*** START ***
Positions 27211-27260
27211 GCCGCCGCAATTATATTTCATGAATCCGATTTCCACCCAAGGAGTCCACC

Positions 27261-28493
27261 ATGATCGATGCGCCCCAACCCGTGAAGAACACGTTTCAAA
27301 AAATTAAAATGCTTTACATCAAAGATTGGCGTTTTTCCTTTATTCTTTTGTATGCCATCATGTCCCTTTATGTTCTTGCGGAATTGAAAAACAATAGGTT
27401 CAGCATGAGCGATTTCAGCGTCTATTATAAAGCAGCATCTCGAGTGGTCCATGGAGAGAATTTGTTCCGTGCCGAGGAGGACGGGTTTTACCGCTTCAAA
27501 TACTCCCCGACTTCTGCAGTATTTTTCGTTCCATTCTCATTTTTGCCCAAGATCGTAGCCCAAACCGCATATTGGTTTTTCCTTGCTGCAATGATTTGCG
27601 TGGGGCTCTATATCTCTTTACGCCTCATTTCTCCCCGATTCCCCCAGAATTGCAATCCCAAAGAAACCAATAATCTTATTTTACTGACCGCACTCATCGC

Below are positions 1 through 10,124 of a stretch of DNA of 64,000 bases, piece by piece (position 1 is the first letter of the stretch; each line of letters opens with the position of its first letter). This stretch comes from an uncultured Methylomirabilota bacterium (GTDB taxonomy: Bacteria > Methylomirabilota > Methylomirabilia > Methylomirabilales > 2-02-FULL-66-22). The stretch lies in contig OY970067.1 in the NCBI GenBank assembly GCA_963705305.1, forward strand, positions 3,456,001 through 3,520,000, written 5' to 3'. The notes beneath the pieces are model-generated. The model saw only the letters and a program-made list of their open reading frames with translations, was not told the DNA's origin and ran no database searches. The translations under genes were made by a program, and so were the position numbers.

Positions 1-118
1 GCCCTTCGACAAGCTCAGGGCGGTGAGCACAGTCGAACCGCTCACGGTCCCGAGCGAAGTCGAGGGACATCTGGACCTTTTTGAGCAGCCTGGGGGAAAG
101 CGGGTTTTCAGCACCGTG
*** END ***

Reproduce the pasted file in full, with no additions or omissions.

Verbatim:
Positions 27211-27260
27211 GCCGCCGCAATTATATTTCATGAATCCGATTTCCACCCAAGGAGTCCACC

Positions 27261-28493
27261 ATGATCGATGCGCCCCAACCCGTGAAGAACACGTTTCAAA
27301 AAATTAAAATGCTTTACATCAAAGATTGGCGTTTTTCCTTTATTCTTTTGTATGCCATCATGTCCCTTTATGTTCTTGCGGAATTGAAAAACAATAGGTT
27401 CAGCATGAGCGATTTCAGCGTCTATTATAAAGCAGCATCTCGAGTGGTCCATGGAGAGAATTTGTTCCGTGCCGAGGAGGACGGGTTTTACCGCTTCAAA
27501 TACTCCCCGACTTCTGCAGTATTTTTCGTTCCATTCTCATTTTTGCCCAAGATCGTAGCCCAAACCGCATATTGGTTTTTCCTTGCTGCAATGATTTGCG
27601 TGGGGCTCTATATCTCTTTACGCCTCATTTCTCCCCGATTCCCCCAGAATTGCAATCCCAAAGAAACCAATAATCTTATTTTACTGACCGCACTCATCGC

Below are positions 1 through 10,124 of a stretch of DNA of 64,000 bases, piece by piece (position 1 is the first letter of the stretch; each line of letters opens with the position of its first letter). This stretch comes from an uncultured Methylomirabilota bacterium (GTDB taxonomy: Bacteria > Methylomirabilota > Methylomirabilia > Methylomirabilales > 2-02-FULL-66-22). The stretch lies in contig OY970067.1 in the NCBI GenBank assembly GCA_963705305.1, forward strand, positions 3,456,001 through 3,520,000, written 5' to 3'. The notes beneath the pieces are model-generated. The model saw only the letters and a program-made list of their open reading frames with translations, was not told the DNA's origin and ran no database searches. The translations under genes were made by a program, and so were the position numbers.

Positions 1-118
1 GCCCTTCGACAAGCTCAGGGCGGTGAGCACAGTCGAACCGCTCACGGTCCCGAGCGAAGTCGAGGGACATCTGGACCTTTTTGAGCAGCCTGGGGGAAAG
101 CGGGTTTTCAGCACCGTG